Google has published its response to the accusations of patent infringement in Android by Oracle.
In a court filing Google denied seven patent-infringement charges related to the Dalvik virtual machine used in Android and asked for the single copyright-infringement claim to be dismissed.
The company also accused Oracle of hypocrisy, saying that before its takeover of Sun Oracle had been vocally in favour of open sourcing the Java Technology Compatibility Kit (TCK), before reversing its position.
“Only a couple of months later Oracle announced that it would be acquiring Sun. Since that time, and directly contrary to Oracle Corp.’s public actions and statements, as well as its own proposals as an executive member of the JCP [ Java Community Process], Oracle Corp. and Sun have ignored the open source community’s requests to fully open-source the Java platform,” it said.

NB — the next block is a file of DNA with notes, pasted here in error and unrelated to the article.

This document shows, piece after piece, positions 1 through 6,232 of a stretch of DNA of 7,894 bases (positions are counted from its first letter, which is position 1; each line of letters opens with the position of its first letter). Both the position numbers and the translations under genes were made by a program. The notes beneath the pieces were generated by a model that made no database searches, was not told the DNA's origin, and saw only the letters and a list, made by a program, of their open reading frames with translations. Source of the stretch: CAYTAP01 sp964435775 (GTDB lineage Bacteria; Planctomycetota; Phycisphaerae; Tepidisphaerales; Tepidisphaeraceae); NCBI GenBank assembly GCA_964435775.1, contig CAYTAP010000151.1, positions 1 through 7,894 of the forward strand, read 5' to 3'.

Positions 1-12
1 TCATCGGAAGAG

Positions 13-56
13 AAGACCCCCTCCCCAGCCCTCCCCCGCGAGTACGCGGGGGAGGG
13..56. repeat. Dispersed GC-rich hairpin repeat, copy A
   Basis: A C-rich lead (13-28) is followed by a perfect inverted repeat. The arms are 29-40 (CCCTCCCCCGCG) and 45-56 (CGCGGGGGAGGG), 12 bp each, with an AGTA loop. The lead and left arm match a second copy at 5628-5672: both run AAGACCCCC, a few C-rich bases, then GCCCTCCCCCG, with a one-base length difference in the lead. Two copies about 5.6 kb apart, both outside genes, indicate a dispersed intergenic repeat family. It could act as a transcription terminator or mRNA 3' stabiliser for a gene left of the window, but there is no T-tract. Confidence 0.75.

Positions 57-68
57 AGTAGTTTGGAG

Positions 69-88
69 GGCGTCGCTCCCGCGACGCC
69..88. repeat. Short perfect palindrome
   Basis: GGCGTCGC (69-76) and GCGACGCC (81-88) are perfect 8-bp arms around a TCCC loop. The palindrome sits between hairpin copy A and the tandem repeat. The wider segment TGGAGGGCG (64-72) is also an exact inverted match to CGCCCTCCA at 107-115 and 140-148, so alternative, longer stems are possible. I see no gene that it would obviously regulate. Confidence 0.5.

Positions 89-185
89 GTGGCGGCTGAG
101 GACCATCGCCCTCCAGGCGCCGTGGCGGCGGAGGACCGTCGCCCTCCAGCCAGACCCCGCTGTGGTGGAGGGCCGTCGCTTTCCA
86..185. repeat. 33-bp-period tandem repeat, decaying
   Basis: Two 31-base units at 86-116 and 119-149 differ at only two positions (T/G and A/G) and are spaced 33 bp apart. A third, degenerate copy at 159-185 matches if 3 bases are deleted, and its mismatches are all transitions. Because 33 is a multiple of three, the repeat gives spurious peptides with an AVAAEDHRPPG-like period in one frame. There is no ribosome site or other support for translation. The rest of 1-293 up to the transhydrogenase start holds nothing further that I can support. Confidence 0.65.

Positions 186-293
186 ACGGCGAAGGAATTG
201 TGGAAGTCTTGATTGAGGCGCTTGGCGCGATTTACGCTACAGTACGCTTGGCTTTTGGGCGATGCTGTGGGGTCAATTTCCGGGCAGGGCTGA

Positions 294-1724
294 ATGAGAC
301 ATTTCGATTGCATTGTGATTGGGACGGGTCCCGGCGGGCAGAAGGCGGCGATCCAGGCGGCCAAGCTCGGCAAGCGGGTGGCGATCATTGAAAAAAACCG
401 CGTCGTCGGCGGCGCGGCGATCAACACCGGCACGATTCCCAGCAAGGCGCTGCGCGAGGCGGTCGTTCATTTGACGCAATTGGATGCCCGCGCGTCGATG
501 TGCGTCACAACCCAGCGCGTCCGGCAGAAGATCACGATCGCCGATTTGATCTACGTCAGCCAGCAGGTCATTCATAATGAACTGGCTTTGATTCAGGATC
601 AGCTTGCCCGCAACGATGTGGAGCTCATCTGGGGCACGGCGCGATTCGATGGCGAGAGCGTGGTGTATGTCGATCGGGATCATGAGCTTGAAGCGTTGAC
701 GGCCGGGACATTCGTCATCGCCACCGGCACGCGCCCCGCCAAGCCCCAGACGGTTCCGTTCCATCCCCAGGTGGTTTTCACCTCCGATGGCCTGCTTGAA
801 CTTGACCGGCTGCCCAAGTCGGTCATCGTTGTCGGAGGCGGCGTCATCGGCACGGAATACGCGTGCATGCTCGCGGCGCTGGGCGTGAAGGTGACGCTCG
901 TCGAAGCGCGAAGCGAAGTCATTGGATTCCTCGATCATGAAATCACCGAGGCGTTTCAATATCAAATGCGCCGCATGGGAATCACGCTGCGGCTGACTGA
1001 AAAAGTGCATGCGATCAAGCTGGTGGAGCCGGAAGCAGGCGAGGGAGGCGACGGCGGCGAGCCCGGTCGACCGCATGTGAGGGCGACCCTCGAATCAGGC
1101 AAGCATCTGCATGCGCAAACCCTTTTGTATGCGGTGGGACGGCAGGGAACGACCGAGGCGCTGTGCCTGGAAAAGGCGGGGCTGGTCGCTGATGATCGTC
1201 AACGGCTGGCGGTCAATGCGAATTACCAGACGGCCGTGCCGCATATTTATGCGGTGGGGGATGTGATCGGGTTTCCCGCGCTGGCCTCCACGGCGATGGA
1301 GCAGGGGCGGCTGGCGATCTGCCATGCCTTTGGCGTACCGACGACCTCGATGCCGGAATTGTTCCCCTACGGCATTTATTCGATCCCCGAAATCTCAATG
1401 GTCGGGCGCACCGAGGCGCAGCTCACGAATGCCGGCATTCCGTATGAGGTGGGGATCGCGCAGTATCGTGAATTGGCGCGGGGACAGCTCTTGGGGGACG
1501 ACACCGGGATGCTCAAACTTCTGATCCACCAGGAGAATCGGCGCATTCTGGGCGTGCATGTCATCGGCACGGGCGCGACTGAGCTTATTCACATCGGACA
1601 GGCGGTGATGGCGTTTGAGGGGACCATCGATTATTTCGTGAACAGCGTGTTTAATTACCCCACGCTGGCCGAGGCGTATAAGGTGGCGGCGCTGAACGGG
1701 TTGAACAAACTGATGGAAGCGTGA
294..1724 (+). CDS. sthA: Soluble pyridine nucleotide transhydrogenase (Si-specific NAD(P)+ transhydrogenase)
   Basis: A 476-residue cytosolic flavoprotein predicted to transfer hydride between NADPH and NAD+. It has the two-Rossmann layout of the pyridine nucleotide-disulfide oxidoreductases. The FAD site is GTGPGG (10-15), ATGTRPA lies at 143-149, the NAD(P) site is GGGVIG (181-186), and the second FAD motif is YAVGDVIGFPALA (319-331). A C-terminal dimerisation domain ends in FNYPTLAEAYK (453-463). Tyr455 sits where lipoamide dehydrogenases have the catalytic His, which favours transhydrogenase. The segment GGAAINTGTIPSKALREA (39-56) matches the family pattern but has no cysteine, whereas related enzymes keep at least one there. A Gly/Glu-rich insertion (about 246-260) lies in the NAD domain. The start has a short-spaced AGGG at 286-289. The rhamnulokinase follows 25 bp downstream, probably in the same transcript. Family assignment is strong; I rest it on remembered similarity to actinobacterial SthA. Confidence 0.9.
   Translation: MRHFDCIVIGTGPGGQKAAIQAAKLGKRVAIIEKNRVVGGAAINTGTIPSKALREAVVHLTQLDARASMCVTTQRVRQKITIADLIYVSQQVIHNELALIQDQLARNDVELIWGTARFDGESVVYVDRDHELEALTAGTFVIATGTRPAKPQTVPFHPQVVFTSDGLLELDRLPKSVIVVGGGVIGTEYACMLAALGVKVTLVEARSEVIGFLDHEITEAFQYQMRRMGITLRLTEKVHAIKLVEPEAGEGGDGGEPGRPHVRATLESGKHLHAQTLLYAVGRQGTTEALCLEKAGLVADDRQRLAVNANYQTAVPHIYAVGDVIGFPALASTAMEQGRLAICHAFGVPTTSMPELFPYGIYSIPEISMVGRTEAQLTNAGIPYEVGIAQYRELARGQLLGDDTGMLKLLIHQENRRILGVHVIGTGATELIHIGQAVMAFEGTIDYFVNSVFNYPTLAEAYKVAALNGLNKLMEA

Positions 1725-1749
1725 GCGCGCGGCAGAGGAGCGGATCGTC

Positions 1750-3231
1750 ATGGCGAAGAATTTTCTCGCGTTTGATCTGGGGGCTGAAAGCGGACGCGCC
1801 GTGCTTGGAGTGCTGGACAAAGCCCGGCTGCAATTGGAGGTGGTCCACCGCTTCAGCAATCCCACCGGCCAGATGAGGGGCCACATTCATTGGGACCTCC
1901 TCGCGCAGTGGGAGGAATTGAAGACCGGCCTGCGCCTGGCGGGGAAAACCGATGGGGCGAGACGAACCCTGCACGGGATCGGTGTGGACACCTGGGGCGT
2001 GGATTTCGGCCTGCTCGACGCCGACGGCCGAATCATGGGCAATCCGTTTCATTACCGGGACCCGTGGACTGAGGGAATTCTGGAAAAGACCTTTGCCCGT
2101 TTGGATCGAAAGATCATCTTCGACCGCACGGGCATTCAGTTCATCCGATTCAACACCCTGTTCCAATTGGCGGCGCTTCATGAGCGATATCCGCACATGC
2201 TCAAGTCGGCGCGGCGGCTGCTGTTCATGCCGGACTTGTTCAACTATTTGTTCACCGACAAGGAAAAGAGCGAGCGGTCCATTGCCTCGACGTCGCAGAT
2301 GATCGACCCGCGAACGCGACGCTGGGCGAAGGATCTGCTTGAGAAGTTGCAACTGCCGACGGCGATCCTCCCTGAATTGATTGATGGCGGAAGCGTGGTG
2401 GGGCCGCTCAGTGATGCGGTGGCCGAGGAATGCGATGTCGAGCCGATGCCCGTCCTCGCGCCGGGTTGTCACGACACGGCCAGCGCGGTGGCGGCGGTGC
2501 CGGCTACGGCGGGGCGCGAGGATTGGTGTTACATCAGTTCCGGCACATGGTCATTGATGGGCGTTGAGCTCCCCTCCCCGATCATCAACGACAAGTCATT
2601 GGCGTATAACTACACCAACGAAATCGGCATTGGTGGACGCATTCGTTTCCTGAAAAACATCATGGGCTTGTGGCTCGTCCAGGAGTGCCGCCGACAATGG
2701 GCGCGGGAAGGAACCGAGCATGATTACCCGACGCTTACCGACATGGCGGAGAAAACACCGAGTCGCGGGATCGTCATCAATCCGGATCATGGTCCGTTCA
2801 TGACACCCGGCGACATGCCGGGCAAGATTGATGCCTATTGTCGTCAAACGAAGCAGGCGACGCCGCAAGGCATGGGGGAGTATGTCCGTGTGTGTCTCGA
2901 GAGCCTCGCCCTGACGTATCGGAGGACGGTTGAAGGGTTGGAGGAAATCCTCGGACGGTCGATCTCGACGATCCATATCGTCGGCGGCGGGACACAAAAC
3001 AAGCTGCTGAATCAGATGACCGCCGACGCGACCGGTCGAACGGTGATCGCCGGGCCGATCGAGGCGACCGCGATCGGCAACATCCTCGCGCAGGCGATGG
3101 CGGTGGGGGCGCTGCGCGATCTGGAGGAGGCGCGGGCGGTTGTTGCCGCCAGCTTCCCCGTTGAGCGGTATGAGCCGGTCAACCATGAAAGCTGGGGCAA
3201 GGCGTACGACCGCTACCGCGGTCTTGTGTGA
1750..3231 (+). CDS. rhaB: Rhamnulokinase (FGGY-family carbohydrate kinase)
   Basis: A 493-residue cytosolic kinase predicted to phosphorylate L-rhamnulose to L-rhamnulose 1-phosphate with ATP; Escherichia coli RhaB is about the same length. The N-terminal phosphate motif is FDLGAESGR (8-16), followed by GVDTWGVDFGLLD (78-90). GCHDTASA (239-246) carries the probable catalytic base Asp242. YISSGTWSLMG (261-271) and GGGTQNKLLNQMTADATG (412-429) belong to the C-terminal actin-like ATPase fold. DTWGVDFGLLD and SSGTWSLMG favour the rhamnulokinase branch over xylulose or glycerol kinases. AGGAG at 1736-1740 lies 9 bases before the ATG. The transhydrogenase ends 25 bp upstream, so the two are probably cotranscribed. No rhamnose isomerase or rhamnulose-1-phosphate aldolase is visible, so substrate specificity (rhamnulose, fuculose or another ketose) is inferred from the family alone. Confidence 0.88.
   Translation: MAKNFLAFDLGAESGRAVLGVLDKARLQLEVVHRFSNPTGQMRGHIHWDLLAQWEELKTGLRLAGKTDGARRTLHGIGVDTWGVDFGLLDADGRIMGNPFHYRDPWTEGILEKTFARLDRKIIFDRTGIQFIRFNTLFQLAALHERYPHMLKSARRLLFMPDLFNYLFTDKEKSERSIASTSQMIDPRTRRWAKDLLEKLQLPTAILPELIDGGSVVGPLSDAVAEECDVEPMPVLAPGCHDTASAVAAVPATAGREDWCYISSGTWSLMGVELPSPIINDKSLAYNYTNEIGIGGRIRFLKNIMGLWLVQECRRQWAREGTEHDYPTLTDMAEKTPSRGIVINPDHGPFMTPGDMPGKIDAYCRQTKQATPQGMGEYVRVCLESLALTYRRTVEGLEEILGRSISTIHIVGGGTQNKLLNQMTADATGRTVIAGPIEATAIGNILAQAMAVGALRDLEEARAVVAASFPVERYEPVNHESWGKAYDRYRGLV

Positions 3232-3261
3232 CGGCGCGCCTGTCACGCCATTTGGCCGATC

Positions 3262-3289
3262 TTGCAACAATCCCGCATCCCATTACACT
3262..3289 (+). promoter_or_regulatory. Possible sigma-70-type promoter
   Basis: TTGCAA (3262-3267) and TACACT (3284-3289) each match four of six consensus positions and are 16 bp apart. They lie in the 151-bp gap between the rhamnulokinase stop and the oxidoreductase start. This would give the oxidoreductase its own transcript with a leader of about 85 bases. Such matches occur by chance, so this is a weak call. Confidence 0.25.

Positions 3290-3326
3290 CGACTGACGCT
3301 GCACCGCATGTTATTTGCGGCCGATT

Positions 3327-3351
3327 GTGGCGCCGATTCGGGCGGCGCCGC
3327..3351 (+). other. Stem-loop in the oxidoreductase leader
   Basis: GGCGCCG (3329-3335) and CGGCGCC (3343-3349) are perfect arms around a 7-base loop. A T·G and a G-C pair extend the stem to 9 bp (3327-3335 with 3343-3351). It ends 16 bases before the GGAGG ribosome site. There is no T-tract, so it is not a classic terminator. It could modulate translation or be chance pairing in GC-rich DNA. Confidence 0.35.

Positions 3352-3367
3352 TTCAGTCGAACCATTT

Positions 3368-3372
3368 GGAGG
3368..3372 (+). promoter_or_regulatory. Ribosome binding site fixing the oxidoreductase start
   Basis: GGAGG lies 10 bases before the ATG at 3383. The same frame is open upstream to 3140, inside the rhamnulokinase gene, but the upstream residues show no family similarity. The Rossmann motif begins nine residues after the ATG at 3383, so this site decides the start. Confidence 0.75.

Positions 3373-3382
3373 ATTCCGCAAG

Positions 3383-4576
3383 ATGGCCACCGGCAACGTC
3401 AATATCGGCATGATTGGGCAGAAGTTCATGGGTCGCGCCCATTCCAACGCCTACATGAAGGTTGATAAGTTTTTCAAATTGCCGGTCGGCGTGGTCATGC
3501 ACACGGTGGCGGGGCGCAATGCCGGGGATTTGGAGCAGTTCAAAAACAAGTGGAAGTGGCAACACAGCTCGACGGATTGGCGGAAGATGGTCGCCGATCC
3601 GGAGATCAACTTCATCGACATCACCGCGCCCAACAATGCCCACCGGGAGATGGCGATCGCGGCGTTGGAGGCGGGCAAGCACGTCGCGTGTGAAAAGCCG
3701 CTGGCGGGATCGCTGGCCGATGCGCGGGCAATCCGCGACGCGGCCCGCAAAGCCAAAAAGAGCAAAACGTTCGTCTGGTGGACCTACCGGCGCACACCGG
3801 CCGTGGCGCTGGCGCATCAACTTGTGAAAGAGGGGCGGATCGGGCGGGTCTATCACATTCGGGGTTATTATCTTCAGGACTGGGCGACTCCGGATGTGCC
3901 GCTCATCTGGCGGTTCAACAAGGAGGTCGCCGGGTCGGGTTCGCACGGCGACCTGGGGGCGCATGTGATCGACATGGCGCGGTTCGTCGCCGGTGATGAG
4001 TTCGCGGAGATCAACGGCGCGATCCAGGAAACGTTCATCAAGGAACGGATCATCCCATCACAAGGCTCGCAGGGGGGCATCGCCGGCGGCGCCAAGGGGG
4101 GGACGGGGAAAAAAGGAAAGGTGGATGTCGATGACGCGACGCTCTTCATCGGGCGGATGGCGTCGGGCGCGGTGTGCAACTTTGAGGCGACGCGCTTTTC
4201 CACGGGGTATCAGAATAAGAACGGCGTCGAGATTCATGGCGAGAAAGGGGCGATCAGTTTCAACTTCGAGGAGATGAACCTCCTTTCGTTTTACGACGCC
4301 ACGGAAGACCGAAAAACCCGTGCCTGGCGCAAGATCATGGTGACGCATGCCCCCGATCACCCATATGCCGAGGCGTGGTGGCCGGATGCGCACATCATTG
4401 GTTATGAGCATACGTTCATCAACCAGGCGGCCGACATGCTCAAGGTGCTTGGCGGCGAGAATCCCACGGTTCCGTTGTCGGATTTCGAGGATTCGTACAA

Google’s Android mobile operating system is under attack from both Oracle and Microsoft over patent infringement, but based on the company’s opening arguments even open source advocates are unimpressed.
“As you know, I've dealt with Oracle and they're really a tough opponent, but Google knowingly and willingly did what it did and I don't see any indication that Oracle – or Sun – lured them into a trap,” Florian Mueller, founder of the No Software Patents campaign, told V3.co.uk.
“Google's defence disputes and denies everything. I expected that. A defendant will clutch to every straw he possibly can, and they can afford spending time and having lawyers spend time on it. They have the right and, vis-à-vis their shareholders, even the obligation to do so. But what I've seen hasn't surprised or impress.”
Facebook and CVs. What could possibly go wrong?
OnePlus volte face will also enable users to opt-out of company's device data collection practice
Dorsey promises "more aggressive stance" on rules and enforcement
A team of US researchers have confirmed that an exploit can hack into any WPA-2 wireless network, but details are slim